Months passed and Chris was growing more and more frustrated with his pain, that still hasn’t subsided… it’s actually gotten worse. He is dizzy all the time, feels ill all the time, is very short tempered, and can’t sleep because laying down caused such extreme vertigo. He was spending every single day, tired beyond belief because he’d spent every night crying himself to sleep in pain, from his chin all the way down to his toes.
This can’t be normal…
He described the pain as a Charlie horse all over his body. So naturally I started googling his symptoms and came up with a few things on my own. Either he miraculously developed fibromyalgia overnight (the doctors also incorrectly diagnosed this!), or he was suffering from an extreme concussion. You can imagine the frustration when I realized it was for sure, the latter.
Why weren’t we told?
I reached out to one of my friends that I met one time while he was running across Canada for brain injury awareness, and he told me that it for sure sounded like Post Concussion Syndrome.
I happened to mention it in front of the right person, a local chiropractor, and she hooked me up with a concussion specialist/ sports medicine doctor in Sault Ste Marie.
Not covered by our insurance, we went ahead and got set up with him. Chris’ appointment was SO educational, I was blown away with how they explained how everything worked with the human brain and a brain injury. How well they could describe how chris was feeling without us having to say a word. Finally, answers.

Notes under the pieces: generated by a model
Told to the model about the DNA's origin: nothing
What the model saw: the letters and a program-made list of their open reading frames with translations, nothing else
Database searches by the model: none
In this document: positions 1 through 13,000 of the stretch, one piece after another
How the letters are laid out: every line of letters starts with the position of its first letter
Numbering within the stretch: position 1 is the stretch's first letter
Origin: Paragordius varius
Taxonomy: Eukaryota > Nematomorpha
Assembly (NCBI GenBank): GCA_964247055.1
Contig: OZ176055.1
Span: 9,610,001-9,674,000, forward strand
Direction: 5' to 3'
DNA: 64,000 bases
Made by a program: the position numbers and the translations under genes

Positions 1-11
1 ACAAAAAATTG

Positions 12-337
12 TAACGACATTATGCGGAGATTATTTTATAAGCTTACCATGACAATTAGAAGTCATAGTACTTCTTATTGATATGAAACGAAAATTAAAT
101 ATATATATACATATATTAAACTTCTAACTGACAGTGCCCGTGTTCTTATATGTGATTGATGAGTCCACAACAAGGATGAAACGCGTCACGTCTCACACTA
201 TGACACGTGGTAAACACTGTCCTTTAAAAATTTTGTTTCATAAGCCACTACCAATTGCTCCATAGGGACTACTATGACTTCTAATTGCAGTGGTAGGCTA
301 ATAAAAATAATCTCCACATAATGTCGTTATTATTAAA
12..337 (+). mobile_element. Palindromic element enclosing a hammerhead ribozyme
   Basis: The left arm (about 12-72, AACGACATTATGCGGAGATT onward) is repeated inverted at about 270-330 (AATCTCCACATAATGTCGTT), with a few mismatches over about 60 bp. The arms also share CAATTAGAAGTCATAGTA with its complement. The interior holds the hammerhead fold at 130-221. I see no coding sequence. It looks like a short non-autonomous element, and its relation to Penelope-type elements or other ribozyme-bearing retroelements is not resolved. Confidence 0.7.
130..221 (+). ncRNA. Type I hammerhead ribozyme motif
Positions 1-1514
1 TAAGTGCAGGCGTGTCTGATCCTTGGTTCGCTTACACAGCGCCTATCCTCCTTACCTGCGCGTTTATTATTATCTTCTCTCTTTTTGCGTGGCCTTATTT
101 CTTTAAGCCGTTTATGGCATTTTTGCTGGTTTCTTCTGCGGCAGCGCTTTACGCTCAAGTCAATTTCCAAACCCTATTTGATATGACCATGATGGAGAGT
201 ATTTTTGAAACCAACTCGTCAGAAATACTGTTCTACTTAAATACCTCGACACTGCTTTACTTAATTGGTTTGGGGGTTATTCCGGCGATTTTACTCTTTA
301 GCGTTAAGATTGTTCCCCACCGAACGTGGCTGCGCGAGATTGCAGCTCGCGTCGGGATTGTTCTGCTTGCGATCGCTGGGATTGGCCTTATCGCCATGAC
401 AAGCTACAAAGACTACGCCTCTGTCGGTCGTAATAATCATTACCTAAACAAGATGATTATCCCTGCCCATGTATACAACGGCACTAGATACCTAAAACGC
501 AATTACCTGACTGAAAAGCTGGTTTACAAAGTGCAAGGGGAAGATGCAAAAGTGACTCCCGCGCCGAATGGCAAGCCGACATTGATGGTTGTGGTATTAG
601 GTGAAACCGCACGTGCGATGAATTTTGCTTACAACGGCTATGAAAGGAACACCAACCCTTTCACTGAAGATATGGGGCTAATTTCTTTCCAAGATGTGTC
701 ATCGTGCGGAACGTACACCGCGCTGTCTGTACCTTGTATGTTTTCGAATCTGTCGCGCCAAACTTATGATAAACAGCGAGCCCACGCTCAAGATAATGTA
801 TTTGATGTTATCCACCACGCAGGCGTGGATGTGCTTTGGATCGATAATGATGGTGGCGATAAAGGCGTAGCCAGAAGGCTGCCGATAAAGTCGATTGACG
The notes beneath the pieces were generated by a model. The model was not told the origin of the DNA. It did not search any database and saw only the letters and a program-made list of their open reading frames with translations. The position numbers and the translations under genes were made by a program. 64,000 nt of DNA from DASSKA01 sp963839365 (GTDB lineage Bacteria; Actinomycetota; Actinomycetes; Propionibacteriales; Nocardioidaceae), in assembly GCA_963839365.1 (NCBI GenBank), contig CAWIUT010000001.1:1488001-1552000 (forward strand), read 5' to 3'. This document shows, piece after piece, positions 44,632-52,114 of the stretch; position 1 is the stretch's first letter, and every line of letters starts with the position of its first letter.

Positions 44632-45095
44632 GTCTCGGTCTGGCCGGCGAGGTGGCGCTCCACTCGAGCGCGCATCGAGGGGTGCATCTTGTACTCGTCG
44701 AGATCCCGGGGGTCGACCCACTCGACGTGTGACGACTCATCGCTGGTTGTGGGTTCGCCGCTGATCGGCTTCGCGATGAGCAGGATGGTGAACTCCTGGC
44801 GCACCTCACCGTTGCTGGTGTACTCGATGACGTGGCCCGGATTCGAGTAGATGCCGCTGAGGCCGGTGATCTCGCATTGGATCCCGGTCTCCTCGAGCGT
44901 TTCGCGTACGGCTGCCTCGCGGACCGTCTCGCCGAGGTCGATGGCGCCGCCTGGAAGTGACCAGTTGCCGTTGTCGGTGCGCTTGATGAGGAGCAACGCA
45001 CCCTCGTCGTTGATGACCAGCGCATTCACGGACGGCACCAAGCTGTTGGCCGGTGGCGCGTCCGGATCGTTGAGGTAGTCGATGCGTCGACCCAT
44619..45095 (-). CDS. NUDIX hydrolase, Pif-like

They told us basically since he had not been told right away to stay out of work for a few weeks, that he had made himself worse off. What might have taken 3-4 weeks to heal, would now take up to a year to heal, since he wasn’t getting the rest he needed. He didn’t have short term disability so taking time off work wasn’t an option.
Let me just breakdown what PCS involves:
- Personality changes
- Loss of concentration & memory
- Noise and light sensitivity
- Extreme full body pain
There are a lot of misconceptions about concussions saying that it’s bruising of the brain, when really it’s the stretching, pulling, and tearing of the neurons that becomes an issue. Chris was suffering from nerve damage, in his brain.
The length of time that he spent suffering with this concussion, resulted in some permanent brain damage.